In the case of light, the idea actually dates back to the mid-17th Century. Christiaan Huygens, a Dutch clockmaker and astronomer, believed that light traveled in waves because he could see evidence of interference patterns in light, much like the way ripples on a pond can interfere with each other to produce new patterns. Other scientists, such as Newton, really thought light was made of small particles. In a sense, both were right, and we now think of particles of light, or photons, as having some of the properties of waves.

    What do we know about waves? Waves on the surface of a lake or an ocean are good examples. You probably took a detailed look at them around 6th grade, although you may have forgotten some of the details. So, let's take another look.

    Maybe you have stood beside a wave tank at a science museum and seen something that looks like this. The surface of the water undulates up and down. There are crests where the water mounds up in hills and troughs where the water slips away into valleys. Somewhere in between, there is an average water level, where the surface would settle if things were calm and there were no waves at all.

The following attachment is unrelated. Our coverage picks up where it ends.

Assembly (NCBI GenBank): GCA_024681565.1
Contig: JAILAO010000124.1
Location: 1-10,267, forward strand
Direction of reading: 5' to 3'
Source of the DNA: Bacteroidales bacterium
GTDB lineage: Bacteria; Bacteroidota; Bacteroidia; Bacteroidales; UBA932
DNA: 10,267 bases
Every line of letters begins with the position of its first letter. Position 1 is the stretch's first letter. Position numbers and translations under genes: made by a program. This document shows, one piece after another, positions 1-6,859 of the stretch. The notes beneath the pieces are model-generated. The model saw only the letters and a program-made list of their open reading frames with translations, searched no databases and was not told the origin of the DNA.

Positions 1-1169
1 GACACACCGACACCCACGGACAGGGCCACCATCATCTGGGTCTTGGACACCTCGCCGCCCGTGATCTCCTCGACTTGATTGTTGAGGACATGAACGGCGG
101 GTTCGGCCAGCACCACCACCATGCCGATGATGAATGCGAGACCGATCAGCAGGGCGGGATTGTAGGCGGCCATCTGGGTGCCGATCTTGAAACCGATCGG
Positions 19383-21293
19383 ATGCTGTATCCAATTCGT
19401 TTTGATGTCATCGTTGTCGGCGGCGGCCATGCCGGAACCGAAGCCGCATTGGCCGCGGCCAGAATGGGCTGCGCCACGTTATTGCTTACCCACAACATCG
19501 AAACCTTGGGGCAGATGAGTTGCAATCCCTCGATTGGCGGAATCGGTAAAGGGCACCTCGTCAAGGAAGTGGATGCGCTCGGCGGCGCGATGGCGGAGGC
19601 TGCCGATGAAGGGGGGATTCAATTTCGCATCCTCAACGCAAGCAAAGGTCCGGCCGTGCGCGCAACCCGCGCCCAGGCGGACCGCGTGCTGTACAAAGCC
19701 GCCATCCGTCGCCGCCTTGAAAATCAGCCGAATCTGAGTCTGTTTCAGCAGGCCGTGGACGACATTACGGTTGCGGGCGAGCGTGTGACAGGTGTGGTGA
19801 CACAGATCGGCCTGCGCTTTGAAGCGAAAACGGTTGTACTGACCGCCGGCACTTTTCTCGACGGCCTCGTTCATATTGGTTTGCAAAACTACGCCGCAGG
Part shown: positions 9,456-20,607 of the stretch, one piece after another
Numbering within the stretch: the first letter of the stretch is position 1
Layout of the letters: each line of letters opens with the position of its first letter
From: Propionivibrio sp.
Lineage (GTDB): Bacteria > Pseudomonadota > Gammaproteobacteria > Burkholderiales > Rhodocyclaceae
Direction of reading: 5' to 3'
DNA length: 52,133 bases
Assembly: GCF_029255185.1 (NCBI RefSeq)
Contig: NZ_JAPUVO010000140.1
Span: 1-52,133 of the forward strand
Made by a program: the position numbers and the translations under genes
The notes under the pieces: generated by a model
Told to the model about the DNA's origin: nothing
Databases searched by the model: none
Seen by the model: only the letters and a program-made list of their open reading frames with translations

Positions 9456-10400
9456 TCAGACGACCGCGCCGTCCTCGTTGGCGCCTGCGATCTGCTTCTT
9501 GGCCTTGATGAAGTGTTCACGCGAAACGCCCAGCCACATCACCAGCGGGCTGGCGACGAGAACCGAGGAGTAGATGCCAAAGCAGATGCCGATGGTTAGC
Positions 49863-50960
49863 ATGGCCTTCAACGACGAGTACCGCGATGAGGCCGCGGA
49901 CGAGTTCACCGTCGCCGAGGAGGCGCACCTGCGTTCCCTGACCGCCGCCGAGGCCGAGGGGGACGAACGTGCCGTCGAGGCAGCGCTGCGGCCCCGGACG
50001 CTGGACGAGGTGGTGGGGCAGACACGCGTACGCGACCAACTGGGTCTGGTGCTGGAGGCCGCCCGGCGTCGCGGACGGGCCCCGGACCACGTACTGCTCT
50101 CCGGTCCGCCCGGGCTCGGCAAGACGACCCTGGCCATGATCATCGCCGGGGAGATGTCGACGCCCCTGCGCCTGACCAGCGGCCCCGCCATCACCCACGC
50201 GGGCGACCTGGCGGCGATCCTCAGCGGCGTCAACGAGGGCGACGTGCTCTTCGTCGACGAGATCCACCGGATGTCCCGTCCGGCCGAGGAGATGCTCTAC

We can also think of waves as having null points or nodes; those are the positions halfway in between the crest and the trough.


    Max Planck and Albert Einstein each took a closer look at that idea in the early 1900's when they were trying to determine the relationships between electrons in materials and their interaction with electromagnetic radiation. Electromagnetic radiation includes things like ultraviolet and visible light.